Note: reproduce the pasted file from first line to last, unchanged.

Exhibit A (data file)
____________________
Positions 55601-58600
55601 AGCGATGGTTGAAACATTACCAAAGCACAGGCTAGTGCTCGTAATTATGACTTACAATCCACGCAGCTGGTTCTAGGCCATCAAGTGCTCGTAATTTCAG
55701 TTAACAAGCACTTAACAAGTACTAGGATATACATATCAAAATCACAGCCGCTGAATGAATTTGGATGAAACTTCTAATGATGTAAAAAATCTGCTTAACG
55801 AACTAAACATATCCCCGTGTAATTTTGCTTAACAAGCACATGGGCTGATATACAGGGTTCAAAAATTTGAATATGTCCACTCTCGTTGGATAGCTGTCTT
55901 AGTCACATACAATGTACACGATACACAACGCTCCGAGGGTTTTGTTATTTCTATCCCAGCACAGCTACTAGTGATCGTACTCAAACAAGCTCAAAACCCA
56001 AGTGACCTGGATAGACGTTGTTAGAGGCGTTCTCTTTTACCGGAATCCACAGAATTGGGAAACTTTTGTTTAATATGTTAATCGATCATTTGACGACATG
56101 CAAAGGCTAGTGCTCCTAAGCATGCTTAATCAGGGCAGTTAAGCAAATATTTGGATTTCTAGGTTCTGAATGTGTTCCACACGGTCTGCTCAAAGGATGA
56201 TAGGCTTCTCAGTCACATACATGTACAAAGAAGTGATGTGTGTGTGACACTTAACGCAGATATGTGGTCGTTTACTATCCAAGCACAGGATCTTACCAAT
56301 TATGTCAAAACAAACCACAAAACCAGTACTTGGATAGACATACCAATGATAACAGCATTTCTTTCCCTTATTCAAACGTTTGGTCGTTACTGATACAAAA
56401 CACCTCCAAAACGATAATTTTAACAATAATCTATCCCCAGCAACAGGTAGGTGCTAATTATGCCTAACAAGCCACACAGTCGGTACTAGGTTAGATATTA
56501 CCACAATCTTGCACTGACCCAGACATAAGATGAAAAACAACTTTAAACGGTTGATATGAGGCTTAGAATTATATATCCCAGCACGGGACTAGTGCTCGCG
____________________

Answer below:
Positions 55601-58600
55601 AGCGATGGTTGAAACATTACCAAAGCACAGGCTAGTGCTCGTAATTATGACTTACAATCCACGCAGCTGGTTCTAGGCCATCAAGTGCTCGTAATTTCAG
55701 TTAACAAGCACTTAACAAGTACTAGGATATACATATCAAAATCACAGCCGCTGAATGAATTTGGATGAAACTTCTAATGATGTAAAAAATCTGCTTAACG
55801 AACTAAACATATCCCCGTGTAATTTTGCTTAACAAGCACATGGGCTGATATACAGGGTTCAAAAATTTGAATATGTCCACTCTCGTTGGATAGCTGTCTT
55901 AGTCACATACAATGTACACGATACACAACGCTCCGAGGGTTTTGTTATTTCTATCCCAGCACAGCTACTAGTGATCGTACTCAAACAAGCTCAAAACCCA
56001 AGTGACCTGGATAGACGTTGTTAGAGGCGTTCTCTTTTACCGGAATCCACAGAATTGGGAAACTTTTGTTTAATATGTTAATCGATCATTTGACGACATG
56101 CAAAGGCTAGTGCTCCTAAGCATGCTTAATCAGGGCAGTTAAGCAAATATTTGGATTTCTAGGTTCTGAATGTGTTCCACACGGTCTGCTCAAAGGATGA
56201 TAGGCTTCTCAGTCACATACATGTACAAAGAAGTGATGTGTGTGTGACACTTAACGCAGATATGTGGTCGTTTACTATCCAAGCACAGGATCTTACCAAT
56301 TATGTCAAAACAAACCACAAAACCAGTACTTGGATAGACATACCAATGATAACAGCATTTCTTTCCCTTATTCAAACGTTTGGTCGTTACTGATACAAAA
56401 CACCTCCAAAACGATAATTTTAACAATAATCTATCCCCAGCAACAGGTAGGTGCTAATTATGCCTAACAAGCCACACAGTCGGTACTAGGTTAGATATTA
56501 CCACAATCTTGCACTGACCCAGACATAAGATGAAAAACAACTTTAAACGGTTGATATGAGGCTTAGAATTATATATCCCAGCACGGGACTAGTGCTCGCG